Wednesday, July 6, 2011

OGPSS - the development of a natural gas market and the GGFRP

Recently the New York Times had a short series dealing with corporate and governmental e-mails on the natural gas found in shale in the United States, with some question as to the immediate value of those resources. I commented on the reports at the time, but it is, perhaps timely, as I review oil deposits in the United States, to also comment a little on natural gas, since it is, in part, the availability of conventional natural gas, as well as imported liquefied natural gas (LNG) which together hold down the gas selling price, and make, in the United States, it more difficult for the more expensive shale gas to find a profitable place in the market.

The power that can be released by burning natural gas has been known since 1777 when Alessandro Volta (he of the “volt”) used a glass “spark” pistol to ignite a mixture of marsh gas and air, and propel the sealing cork out some distance. although by that time it had been several thousand years since the Chinese first piped gas through bamboo pipes to boil seawater. Following the more modern pathway, it was in 1792 that William Murdock (Murdoch ?) first used gas to light his cottage, though he “manufactured” it from coal, and it was initially this coal gas which was used in homes, to light factories (1804), and in street lighting (London 1807).

When first used in the United States, in Baltimore in 1816, the gas was produced from a gas works (where coal is heated and the resulting gas – mainly hydrogen and carbon monoxide – is collected, cooled, cleaned and distributed). Much of the initial development of the industry (see for example that of the Atlanta Gas Light Company) was built around generation of this coal gas. It was not until 1825 that the first commercial natural gas well was sunk in the United States, although an accidental well had been drilled (and caught fire) in 1815. That first well produced gas used for local lighting.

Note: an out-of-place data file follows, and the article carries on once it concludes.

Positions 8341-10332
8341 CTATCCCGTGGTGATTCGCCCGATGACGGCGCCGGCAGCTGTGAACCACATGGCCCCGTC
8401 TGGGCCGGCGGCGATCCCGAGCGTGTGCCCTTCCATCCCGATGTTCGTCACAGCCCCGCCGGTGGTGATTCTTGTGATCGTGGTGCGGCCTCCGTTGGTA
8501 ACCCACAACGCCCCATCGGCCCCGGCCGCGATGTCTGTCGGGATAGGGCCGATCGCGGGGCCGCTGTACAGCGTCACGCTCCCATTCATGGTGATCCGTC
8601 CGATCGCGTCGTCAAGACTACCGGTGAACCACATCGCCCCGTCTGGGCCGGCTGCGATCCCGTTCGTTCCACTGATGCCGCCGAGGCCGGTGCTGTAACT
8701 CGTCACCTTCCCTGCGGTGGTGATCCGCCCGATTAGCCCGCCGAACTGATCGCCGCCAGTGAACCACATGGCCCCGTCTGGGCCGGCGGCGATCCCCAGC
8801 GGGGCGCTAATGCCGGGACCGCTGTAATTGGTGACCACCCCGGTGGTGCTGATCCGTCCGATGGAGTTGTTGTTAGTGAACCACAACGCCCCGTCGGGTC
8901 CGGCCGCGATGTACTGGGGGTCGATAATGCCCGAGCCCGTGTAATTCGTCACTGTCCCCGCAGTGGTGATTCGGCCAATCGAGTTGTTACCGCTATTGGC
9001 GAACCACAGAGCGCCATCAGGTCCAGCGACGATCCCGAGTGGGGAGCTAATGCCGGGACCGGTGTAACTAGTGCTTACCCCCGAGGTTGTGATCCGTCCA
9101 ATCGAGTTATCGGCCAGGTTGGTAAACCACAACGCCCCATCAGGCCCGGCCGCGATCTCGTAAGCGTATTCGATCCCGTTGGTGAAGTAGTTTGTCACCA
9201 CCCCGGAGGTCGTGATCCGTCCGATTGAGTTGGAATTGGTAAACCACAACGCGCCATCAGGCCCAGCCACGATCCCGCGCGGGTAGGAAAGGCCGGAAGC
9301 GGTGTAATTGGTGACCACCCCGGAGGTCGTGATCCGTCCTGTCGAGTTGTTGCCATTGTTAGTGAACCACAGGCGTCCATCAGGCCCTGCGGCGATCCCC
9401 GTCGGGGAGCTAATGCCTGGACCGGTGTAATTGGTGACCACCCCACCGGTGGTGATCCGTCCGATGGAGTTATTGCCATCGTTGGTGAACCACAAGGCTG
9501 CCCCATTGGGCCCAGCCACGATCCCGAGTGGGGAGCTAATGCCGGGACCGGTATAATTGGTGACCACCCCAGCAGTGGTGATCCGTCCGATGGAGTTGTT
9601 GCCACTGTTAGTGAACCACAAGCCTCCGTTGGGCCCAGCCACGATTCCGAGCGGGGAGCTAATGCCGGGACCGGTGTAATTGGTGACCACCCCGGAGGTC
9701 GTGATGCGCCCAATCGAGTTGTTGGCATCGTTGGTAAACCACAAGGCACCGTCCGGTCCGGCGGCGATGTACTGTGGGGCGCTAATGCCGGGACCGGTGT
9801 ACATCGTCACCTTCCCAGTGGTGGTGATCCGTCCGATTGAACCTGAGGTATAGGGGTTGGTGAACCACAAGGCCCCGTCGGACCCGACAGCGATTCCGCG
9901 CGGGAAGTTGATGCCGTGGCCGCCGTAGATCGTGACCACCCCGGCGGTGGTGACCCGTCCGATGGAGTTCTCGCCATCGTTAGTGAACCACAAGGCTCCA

By August of 1825, two stores, (one a grocery store) two shops and one mill (the property where the well was drilled) in the village of Fredonia were being lit by natural gas produced by the Hart well. The gas was brought to these buildings by use of small wooden pump-logs with tar-laden cloth over their joints for a distance of several rods. However, due to the permeability of these pipes, they were soon to be replaced by lead and tin piping. What impressed people the most was the lit gas did not emit an odor.

The first natural gas company in the United States was apparently the Fredonia Gas Light and Water Works Company of New York, founded in 1857, and renamed the Fredonia Natural Gas Co in 1858. For those who think that fracturing a well to improve fluid flow is a recent discovery, some of the earliest wells in Fredonia (December 1857) were artificially fractured to improve gas flow. The technique was, however, perhaps a little primitive:
"In Risley seed garden, adjoining the creek, a boring has been made by laborious drilling in the solid rock, four inches in diameter, and to the depth of 122 feet. No gas having made its appearance at this depth, the experiment was tried of blowing out the crevices of the rock with gunpowder. A canister of 8 pounds was accordingly sunk to the bottom of the boring, connected with the surface by a hollow tin tube. Through this a red hot iron was dropped, and the explosion which expelled the water in the shaft, was followed by a plentiful supply of gas."